As the waiting for a response progressed, I found myself spending more and more time reading the discussion boards on the band’s website Dead.net. There, I found many like- minded Deadheads also wondering and waiting.
A kinship of anticipation grew and we shared stories of tours past, pondered setlists and guest artists, and rambled off topic like a Jerry solo gone awry, eventually coming back when the mood suited.
The band announced it received over 500,000 mail order requests for tickets, before any online sales had even begun, causing the process of anyone getting mail order tickets to be delayed while mountains of letters were sorted.
And I got nervous.
Weeks passed in what became known as ticket limbo, a subset of fans who received no confirmation of their mail order request being accepted, but also not seeing a return of their money orders wrapped in the “dreaded pinky” rejection letter.
When the Ticketmaster sale came and got the web traffic normally only seen for an event like the Super Bowl, I began to panic.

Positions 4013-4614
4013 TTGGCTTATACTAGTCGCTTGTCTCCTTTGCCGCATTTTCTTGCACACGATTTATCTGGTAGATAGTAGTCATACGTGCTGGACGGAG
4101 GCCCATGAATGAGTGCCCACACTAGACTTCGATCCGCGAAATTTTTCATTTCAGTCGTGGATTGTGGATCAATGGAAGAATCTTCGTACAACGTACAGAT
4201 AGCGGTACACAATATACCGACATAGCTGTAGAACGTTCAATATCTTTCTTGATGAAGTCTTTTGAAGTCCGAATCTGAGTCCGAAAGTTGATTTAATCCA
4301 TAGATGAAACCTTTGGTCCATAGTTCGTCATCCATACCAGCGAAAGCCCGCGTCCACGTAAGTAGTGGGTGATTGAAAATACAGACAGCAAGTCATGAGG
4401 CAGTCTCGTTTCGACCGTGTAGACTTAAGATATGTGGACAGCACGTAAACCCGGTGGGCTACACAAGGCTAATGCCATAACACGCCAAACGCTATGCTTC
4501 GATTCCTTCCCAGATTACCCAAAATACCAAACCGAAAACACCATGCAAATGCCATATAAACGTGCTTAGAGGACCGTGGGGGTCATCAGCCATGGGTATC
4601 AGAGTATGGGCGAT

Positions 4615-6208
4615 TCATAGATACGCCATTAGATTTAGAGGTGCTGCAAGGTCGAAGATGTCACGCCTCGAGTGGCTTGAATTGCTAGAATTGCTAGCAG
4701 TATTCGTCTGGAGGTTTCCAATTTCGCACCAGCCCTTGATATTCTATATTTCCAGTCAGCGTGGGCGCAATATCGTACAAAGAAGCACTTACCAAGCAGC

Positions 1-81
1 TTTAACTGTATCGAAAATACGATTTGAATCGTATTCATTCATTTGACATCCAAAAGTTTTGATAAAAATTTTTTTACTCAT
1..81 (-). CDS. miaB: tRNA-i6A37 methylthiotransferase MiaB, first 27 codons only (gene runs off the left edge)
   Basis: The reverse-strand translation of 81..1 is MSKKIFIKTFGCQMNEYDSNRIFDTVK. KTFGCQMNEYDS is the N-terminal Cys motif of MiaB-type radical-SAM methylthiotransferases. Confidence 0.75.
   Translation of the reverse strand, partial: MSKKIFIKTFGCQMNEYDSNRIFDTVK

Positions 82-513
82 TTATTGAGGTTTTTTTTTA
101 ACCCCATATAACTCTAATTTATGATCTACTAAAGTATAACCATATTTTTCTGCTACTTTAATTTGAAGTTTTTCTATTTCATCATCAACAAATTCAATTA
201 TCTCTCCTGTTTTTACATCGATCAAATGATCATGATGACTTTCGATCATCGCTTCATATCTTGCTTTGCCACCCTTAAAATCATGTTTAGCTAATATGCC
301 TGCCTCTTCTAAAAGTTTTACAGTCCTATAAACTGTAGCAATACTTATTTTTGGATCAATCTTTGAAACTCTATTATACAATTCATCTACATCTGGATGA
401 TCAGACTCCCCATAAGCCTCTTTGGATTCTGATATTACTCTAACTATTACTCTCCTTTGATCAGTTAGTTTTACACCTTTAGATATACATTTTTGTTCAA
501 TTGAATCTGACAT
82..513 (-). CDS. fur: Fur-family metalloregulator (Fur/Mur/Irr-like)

We employed six devices, manned by me and my sons, desperately seeking a way through the gates of Soldier Field.
All became locked with spinning wheels and a message reading “searching for tickets.”
It all ended with a “no matches found” and me, sad-faced and shut out.
No soup for you!
Deeper despair ensued when I received my mail order rejection letter known in the circles as the “dreaded pinkie” named after the pink paper it was printed on (they had switched to white by the time I got mine).
Can’t think of a time I was ever so bummed to get an envelope full of money.
My fortunes had an amazing turnaround, as a kind soul going by the dead.net username Roadking, posted on the tickets offered board he had extras for Sunday, the closing night!
I was properly vetted as a fan of the band and not scalper scum, and got locked in with a pair for nothing over what it cost him. Such a weight lifted from the kindness of strangers.